Kings hooker begins legal action against EP Rugby

Southern Kings players have starred taking legal action

Eastern Province Kings hooker Michael van Vuuren has had enough of the union’s cash crisis and is now exercising his legal rights to recoup monies owed to him.

Van Vuuren wrote a letter to the EP Rugby Union (EPRU) stating that the union is in breach of his contract for not paying him for October and November.

On the EP Rugby Army supporters’ Facebook page this week, Van Vuuren said in a statement: “The non-payment of monies due to me for October and November have left me financially embarrassed. I am no longer in a position to rely upon my friends and my family. The shroud of mystery that surrounds the sponsorship issue, the broken promises and continued financial issues as well as the constant reference to liquidation has rendered my position untenable.

“Unfortunately the executive is in material breach of my contract, and in the circumstances I have no choice but to cancel my contract and exercise my legal remedies.

“I reserve all my rights, including the right to amplify this letter and the reasons for my decision. This matter is now in the hands of my legal representatives.”

This comes as EP Kings players met with the EPRU president Cheeky Watson in an attempt to find solutions to the ongoing cash crisis.

Players and staff haven’t been paid their salaries for the last two-to-three months, which has seen head coach Brent Janse van Rensburg, as well as a number of top players such as Tim Whitehead, Lizo Gqoboka and Luther Obi leave the union.

This has resulted in the Southern Kings’ participation in the Super Rugby competition next year being placed in doubt, but the South African Rugby Union (SARU) intervened after Watson was unable to secure a sponsor to fund the team.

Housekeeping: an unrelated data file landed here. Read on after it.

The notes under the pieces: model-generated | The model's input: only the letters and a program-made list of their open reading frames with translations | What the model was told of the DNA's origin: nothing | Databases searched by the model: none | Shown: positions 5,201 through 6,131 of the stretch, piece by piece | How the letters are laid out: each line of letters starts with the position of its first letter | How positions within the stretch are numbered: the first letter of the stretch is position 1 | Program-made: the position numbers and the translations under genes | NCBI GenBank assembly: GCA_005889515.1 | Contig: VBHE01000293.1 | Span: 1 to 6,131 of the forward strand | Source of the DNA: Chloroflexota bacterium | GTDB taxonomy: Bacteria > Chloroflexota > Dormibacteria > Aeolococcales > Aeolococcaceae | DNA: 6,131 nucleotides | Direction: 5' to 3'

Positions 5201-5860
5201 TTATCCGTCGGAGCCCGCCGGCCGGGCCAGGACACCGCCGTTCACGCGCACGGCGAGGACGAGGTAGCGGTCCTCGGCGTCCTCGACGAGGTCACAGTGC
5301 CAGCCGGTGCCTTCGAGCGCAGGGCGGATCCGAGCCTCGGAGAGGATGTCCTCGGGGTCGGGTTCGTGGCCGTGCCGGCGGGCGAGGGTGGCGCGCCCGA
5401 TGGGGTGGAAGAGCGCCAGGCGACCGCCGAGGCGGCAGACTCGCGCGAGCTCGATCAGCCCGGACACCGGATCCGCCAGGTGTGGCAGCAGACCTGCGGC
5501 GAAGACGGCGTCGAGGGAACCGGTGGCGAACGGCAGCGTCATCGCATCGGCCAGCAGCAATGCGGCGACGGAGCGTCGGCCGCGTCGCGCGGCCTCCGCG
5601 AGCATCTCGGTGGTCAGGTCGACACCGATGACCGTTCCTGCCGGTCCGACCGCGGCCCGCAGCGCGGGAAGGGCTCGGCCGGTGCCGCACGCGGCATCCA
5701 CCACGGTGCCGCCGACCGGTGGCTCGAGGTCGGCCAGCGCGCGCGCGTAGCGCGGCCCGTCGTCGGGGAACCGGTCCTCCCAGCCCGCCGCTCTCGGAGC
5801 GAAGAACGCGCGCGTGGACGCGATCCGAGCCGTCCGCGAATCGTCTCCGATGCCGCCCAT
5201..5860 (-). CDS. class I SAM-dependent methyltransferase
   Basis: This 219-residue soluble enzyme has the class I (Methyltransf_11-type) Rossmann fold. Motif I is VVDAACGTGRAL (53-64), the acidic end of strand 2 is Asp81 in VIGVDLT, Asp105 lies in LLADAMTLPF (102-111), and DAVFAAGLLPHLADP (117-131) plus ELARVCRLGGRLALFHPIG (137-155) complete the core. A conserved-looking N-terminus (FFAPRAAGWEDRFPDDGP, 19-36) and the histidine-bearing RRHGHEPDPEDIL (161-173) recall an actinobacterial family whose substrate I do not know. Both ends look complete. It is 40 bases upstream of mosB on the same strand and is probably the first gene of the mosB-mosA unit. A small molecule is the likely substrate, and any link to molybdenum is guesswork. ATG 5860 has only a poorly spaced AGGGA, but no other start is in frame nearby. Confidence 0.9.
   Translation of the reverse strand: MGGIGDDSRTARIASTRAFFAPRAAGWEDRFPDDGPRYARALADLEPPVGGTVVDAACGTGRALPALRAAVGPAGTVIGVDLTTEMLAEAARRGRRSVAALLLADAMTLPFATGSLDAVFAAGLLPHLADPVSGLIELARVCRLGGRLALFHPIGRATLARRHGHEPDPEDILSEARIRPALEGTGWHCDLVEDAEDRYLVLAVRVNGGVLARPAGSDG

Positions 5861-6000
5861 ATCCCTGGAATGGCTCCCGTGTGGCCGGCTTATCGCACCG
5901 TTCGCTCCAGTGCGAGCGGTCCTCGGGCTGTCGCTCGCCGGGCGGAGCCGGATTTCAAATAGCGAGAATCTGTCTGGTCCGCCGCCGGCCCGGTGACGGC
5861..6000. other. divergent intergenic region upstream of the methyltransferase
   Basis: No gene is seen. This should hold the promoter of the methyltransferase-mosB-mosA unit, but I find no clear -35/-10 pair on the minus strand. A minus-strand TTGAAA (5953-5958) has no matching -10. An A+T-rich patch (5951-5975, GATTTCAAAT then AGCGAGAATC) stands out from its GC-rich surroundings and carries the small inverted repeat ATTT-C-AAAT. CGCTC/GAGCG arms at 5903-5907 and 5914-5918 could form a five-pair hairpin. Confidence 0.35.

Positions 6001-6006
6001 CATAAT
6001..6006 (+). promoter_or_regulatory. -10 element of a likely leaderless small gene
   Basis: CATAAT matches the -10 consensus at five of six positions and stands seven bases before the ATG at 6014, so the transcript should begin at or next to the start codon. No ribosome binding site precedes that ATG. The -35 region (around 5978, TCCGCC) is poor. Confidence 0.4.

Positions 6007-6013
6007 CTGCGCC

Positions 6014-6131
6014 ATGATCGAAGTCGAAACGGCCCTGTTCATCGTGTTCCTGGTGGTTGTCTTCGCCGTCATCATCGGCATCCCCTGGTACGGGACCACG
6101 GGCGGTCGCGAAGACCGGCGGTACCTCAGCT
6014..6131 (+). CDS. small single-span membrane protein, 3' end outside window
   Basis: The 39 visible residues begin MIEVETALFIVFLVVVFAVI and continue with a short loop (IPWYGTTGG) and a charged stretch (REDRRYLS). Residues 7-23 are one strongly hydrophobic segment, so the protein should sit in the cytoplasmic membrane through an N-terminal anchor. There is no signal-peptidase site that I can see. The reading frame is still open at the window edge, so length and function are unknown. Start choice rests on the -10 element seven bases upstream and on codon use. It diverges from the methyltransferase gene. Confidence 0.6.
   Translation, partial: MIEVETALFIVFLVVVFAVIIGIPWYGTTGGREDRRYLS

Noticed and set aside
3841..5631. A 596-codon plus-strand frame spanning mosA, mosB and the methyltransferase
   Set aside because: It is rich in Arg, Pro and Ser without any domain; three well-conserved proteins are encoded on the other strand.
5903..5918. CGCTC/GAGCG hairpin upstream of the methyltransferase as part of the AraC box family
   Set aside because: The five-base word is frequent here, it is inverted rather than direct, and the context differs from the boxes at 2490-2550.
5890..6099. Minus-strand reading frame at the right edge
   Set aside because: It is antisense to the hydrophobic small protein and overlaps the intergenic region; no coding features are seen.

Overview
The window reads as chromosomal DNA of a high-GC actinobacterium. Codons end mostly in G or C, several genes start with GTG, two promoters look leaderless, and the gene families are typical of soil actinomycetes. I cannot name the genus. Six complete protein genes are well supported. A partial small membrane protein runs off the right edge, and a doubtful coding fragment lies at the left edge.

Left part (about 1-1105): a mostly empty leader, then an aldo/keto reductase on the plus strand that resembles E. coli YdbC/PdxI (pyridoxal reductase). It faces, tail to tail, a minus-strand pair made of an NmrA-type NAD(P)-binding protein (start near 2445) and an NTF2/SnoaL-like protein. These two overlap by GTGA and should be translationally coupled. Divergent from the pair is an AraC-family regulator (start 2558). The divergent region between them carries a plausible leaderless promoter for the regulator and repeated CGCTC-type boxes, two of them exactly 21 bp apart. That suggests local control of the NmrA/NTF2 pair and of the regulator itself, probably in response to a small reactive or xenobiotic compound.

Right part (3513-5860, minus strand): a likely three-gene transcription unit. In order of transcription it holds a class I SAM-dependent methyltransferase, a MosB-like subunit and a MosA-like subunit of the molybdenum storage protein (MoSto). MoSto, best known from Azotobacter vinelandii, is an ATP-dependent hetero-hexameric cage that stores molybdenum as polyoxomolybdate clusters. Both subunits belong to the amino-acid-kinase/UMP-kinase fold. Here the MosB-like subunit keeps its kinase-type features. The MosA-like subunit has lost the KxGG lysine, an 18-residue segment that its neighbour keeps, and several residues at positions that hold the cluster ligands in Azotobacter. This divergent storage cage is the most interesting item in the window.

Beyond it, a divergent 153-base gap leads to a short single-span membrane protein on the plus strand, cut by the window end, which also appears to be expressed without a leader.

SARU have taken control of the Southern Kings franchise, and announced last week that former Boland mentor Deon Davids would be the head coach, while also naming a new management and medical team.

SARU CEO Jurie Roux said that he was hopeful of finalising two new sponsors for the Southern Kings team in early 2016, and that a 42-man playing squad would be picked soon.

Half of that squad will be made up of players from the EP Kings, with the rest coming from elsewhere, including some who will be on loan from other provinces in South Africa.

But the SARU plan has been met with opposition from the EP Kings players, who feel that those who don’t make the Super Rugby squad will be left high and dry, as they will still fall under the EPRU and not SARU.

Earlier this week, matters came to a head when a group of players and club officials, led by EP Kings centre Ronnie Cooke and scrumhalf Kevin Luiters, arrived at the union’s offices alongside the Nelson Mandela Bay Stadium in central Port Elizabeth to hand over a petition and meet with Watson to discuss their grievances.

The petition, which was signed by 32 players, stated:

I will not be prepared to work for EP Rugby Pty Limited, Eastern Province Rugby Union (EPRU) or Southern Kings Pty Limited, SA Rugby Pty Limited or SARU (acting on behalf of SANZAR or EPRU) or any associated companies until such time as there is an Annual General Meeting or Extraordinary/Special General Meeting of the EPRU in order that the order of business is as follows:

– A pledge by the Eastern Province Rugby Union and the South African Rugby Union that all players’ outstanding salaries and benefits be paid on before December 18;

– A vote by member clubs in favour or not in favour of the current EPRU executive committee on or before December 12;

– Credible rugby turnaround specialists be permitted to present proposals of a sustainable funding model in association with the Nelson Mandela Bay Municipality on or before December 11;

– A vote of confidence by the EPRU clubs on the new proposal, and administration and management leadership, to take place on or before December 12.

The EPRU said in a statement that the players asked Watson to try and find another solution that would result in all EP Kings players – and not just those who would make the Southern Kings squad – being paid and able to play.

“We are aware of the challenges that are being faced by our players,” Watson said. “We have never experienced something like this before, these challenges were not foreseen and we never expected to get to this point.”

Watson said he would inform SARU about the players’ grievances and get back to the players.

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